Launch Your Non-Academic Job Search: 20 Things PhDs Can Do RIGHT NOW

So … you’re stuck at home.

You’ve binge-watched The Queen’s Gambit, reorganized your wardrobe for the fifth time, and finally scrubbed that salsa-and-cheez-whiz stain out of the couch.

Now what?

“This is it! I’m gonna read Infinite Jest! It’s been on my bedside table for two years … today’s the day!” 

Yeah, uh, no. Not gonna happen. Sorry 🙂

Instead, why not get a head start on your non-academic job search?

This article presents 20 specific, concrete, actionable steps PhDs can take RIGHT NOW to begin looking for non-academic job opportunities.

These are all things you can do at home, during quarantine, without so much as putting on pants.

Even if you have NO IDEA what kind of non-academic job you want, these steps will help you assess your current situation and begin the long, arduous process of changing careers during a once-in-a-lifetime pandemic.

Ready? Let’s get started.

Table of Contents

1. Make a LinkedIn Profile

Are you on LinkedIn? If not, make a LinkedIn profile now.

You don’t have to fill it with information just yet—we’ll get to that part. Just make sure you have your LinkedIn profile ready to go.

There are a ton of job sites out there, but LinkedIn is the one everyone uses. Check out this post for more on the importance of LinkedIn for PhDs.

2. Take a Nice, Boring, Professional Headshot

Throw on some business-casual clothes, grab your phone, find a blank wall, and take a few self-portraits.

Pick the best one, adjust the light/color if you like, and make it your official professional headshot. Use it for your Google account, LinkedIn, Glassdoor, and anywhere else you might look for jobs.

Remember, boring is better! Don’t risk losing a job because your profile picture rubbed a recruiter the wrong way.

Check LinkedIn for examples of what a professional headshot looks like.

3. Google Yourself

Open an incognito browser window, type in your name, and hit Enter.

Did anything unexpected come up? If so, take care of it immediately. Remove outdated personal information, embarrassing photos, or anything else you don’t want employers to see.

This is also a good time to add your new headshot to all your various online profiles.

4. Connect with Colleagues on LinkedIn

Using your shiny new LinkedIn profile, connect with friends, colleagues, and alumni you know from your university.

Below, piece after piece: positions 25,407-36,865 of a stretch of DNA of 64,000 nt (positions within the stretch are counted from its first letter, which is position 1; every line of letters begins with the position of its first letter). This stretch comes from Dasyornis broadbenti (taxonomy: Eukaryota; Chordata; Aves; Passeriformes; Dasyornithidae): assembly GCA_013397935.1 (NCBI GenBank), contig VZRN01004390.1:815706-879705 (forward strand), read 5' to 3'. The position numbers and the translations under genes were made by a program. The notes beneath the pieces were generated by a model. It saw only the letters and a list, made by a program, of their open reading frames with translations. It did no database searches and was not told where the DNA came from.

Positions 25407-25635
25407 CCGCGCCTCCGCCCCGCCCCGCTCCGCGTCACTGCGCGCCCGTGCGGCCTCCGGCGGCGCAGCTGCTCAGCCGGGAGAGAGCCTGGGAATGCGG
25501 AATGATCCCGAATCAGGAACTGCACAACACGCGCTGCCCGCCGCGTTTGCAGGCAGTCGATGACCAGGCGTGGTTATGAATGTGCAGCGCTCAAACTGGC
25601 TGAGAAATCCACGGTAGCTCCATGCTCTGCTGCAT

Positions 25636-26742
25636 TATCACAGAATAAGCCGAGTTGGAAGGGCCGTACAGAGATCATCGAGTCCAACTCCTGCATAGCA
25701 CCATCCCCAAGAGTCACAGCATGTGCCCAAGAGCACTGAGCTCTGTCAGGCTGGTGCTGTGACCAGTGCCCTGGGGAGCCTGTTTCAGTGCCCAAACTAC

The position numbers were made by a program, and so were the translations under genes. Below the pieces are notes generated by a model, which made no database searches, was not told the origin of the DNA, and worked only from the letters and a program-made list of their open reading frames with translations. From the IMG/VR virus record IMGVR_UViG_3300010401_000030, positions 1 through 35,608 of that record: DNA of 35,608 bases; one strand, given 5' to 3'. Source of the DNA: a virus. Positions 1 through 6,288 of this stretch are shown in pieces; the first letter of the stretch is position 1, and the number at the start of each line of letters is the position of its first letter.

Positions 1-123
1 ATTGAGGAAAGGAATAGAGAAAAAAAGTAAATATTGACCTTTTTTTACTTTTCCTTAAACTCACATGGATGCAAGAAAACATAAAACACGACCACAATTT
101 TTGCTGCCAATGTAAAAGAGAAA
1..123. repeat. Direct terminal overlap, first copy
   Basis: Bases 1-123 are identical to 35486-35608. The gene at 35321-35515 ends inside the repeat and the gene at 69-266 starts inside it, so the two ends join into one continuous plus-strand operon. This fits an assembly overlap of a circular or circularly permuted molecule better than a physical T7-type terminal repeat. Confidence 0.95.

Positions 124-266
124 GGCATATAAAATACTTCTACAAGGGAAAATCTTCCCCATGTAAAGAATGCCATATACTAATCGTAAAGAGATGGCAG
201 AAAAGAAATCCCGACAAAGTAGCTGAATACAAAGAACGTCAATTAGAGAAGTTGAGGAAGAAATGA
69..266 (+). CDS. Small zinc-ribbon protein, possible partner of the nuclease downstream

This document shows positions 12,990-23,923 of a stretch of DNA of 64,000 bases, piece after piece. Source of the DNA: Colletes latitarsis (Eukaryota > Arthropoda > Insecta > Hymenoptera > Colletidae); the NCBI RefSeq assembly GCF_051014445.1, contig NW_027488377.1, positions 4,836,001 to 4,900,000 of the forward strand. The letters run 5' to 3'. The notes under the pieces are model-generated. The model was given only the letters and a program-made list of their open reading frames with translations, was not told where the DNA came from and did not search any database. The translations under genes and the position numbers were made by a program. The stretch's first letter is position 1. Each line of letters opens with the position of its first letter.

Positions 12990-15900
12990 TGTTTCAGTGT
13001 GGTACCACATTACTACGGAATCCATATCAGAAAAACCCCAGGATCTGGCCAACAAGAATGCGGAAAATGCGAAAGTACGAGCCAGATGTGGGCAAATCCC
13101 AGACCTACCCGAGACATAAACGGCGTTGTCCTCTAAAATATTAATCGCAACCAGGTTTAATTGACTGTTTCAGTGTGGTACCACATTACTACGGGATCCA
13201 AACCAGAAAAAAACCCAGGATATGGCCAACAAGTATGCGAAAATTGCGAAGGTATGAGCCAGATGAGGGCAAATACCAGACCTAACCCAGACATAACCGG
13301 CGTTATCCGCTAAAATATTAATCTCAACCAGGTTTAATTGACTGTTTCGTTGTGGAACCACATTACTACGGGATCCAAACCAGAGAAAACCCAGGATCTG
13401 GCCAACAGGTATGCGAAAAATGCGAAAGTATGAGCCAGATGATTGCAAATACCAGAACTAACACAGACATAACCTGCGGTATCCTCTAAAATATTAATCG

These will most likely be fellow graduate students from your department or from other departments you’ve worked with.

Why is this so important?

Because the best way to learn is by example.

If you’re not sure what kind of non-academic job you want, check out what other academics and PhDs have done. Looks for ways to replicate their success. No need to reinvent the wheel here.

Even better, send your old colleagues a message and ask to speak to them about their jobs! You’ll both gain valuable advice and let them know that you’re open to career options and opportunities.

As a graduate student or recent PhD, you have a valuable alumni network. Use it!

5. Create a “Non-Academic Job Search” Spreadsheet

Make an Excel or Google spreadsheet. Create several tabs. Call it “Job Search Sheet” and save it somewhere you’ll remember.

This spreadsheet will be your central repository for all information pertaining to your non-academic job search.

Here you’ll keep track of your skills, experiences, answers to interview questions, professional references, and more. See steps 6–8 for further details.

6. Make a List of References

In your spreadsheet, add a list of professional references along with their email, phone number, current job title, relation to you, etc.

These can be both academic and non-academic references. Try to have a healthy mixture of both. Include anyone who can speak to your skills, abilities, reliability, and work ethic.

Don’t forget to ask their permission before listing them as a reference! It’s the cool thing to do.

7. Make a List of Skills

In your spreadsheet, create two columns: Hard Skills and Soft Skills.

Under Hard Skills, add things like:

  • Academic research
  • Grant writing
  • Technical writing
  • Microsoft Word, Excel, PowerPoint
  • Adobe Creative Cloud
  • HTML & CSS
  • Learning management systems